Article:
However, what is clear is that they have come to stay. There is no alternative, because consumers want the products as quickly as possible, delivered to their home and at the time that’s convenient to them. There are also added difficulties when we talk about supermarkets, for example, and the explosion in the sale for home delivery of fresh produce, such as fruit, vegetables, fish and meat. This requires implementing smart methods and algorithms that can help plan the distribution process optimally and sustainably.

What future challenges are on the horizon for transport sector?

One of the main challenges, as we have been saying, is to organize urban logistics in large cities. Private vehicle use is going to change for sustainability reasons and it will not be possible to use it as freely as in the last ten or twenty years. It will be necessary to study different forms of transport within the city. The use of drones, electric vehicles and even self-driving vehicles will become increasingly prevalent.

This could change things dramatically. All these new vehicles are going to need algorithms to coordinate with each other. In fact, they will be computers on wheels and they will need to access big data and the Internet of Things to keep themselves informed, in real time, of what is going on in the city. This will enable instant decision-making. In other words, we need agile optimization algorithms that are capable of responding to the changes that are constantly taking place in the cities, such as traffic conditions, weather conditions, etc.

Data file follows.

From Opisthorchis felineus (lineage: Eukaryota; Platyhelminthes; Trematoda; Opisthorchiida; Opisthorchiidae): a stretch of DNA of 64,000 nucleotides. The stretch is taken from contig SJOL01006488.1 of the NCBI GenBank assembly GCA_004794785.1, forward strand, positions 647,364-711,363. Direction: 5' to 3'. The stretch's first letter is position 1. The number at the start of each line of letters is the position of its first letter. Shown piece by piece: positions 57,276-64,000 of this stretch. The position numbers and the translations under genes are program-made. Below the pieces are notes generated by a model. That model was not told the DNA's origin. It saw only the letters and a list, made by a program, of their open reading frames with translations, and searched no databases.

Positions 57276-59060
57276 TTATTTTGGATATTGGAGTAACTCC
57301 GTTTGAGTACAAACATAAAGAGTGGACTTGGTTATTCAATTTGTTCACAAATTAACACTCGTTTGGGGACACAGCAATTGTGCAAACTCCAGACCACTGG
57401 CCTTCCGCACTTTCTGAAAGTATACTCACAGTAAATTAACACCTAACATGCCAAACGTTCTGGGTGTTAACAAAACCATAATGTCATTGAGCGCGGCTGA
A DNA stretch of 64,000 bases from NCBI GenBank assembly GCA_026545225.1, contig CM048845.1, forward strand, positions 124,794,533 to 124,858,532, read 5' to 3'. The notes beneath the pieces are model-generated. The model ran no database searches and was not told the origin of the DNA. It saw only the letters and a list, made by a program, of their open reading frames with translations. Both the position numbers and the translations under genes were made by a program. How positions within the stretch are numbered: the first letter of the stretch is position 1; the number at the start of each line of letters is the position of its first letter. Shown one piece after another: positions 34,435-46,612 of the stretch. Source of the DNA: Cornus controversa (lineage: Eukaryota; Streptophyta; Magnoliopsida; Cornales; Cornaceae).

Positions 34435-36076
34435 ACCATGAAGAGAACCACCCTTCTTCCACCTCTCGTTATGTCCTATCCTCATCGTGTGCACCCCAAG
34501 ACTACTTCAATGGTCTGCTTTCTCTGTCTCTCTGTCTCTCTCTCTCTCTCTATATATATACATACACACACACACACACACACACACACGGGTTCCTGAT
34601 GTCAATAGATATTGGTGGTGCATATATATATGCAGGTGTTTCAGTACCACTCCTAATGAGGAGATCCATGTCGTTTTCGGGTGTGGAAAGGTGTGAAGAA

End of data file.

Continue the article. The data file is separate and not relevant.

What were the main conclusions reached at the 2020 Workshop on Sustainable & Intelligent Transportation?

Different universities and industrial partners of the SI-Trans Network, financed by the Ministry of Science, took part in this workshop. The workshop addressed, from a scientific viewpoint, many of the issues that we have been talking about here, and different alternatives or solutions for these problems were proposed.

Among the most important conclusions is the need to achieve two goals. First, develop algorithms for drones, self-driving vehicles, etc. And second, optimize and increase the efficiency of last-mile distribution. Not to mention the need that has arisen to devise logistics models for distributing COVID-19 vaccines. This distribution will be on a global scale and will be rolled out in several phases.